"So let me sing you one more song in case I leave
I know how I made it, I made it by God's amazing grace"
- "Made it by Grace" (Joy in the Journey/2011)

Friday, December 8, 2023

Ralph Cundiff: From County Agent to KIA in WW2

Ralph Cundiff had just begun what was expected to be a bright and promising career in agriculture until World War II came along. Born in 1911 and raised in the Faubush community of Pulaski County, he graduated from Berea college with a degree in agriculture in 1938. Later that year he became the assistant county agent in Wayne County, serving until March of 1939, at which time he was appointed county agent of Clinton County. A prominent and highly respected citizen, he was a Deacon at Albany First Baptist Church and was a leading member of the Albany Lions Club. He had married Hazel Dalton, daughter of Walter Dalton.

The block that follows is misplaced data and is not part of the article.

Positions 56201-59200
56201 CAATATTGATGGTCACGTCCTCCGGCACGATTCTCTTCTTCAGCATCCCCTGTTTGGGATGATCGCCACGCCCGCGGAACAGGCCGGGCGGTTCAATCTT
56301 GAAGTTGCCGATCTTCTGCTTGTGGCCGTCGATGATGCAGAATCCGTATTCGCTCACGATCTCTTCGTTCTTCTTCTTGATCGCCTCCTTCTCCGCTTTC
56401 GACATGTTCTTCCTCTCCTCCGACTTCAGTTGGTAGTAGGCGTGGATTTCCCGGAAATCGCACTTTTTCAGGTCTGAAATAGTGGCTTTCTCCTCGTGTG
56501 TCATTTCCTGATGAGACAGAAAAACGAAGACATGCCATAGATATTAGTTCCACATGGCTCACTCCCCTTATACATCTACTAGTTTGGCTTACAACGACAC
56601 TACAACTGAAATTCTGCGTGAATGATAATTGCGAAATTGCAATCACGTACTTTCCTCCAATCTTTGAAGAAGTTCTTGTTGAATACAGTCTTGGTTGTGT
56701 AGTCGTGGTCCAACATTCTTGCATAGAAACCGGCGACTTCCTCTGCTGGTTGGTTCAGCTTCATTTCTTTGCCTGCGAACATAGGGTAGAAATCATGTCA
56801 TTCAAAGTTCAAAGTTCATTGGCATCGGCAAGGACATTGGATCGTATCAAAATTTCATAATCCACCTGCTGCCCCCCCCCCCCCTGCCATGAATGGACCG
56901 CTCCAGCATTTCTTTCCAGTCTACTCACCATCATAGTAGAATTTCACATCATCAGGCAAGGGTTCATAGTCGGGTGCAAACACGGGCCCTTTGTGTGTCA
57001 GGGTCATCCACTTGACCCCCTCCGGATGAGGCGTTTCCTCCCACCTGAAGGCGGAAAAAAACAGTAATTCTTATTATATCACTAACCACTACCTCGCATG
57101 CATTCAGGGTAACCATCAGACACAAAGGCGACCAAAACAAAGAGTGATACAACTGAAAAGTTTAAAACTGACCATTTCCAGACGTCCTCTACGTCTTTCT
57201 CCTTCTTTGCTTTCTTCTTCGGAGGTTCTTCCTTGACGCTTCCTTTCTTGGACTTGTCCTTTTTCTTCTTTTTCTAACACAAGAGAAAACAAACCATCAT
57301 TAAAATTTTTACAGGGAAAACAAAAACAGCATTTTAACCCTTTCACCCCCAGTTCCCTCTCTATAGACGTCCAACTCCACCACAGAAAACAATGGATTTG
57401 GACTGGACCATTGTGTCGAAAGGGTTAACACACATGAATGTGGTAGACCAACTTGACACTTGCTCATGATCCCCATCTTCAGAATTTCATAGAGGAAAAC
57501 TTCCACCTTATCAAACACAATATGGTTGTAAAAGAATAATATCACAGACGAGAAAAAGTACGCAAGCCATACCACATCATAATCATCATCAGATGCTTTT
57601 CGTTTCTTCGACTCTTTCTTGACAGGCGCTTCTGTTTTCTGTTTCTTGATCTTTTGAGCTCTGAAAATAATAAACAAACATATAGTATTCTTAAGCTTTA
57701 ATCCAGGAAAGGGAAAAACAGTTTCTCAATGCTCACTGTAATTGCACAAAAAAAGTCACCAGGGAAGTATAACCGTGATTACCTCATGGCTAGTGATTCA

Then came his induction into the U.S. Army in October 1942. He was assigned to Unit I Company, 330th Infantry Regiment of the 83rd Division, commanded by Major General Robert C. Macon. News correspondents nicknamed the 83rd "The Rag-Tag Circus" due to the resourcefulness of Major General Macon, who would order the supplementing of the division's transport with anything that moved with an attitude of "no questions asked."

The 83rd arrived in England on April 16, 1944 with its first divisional headquarters at Keele Hall in Staffordshire. After training in Wales, the division, took part in the Allied invasion of Normandy, landing at Omaha Beach on June 18th 1944. Nine days later they entered the hedgerow struggle south of Carentan.

"Mrs. Ralph Cundiff has been notified by the War Department of the death of her husband, SSgt. Ralph Cundiff, on July 6, 1944 in France."

He was 33.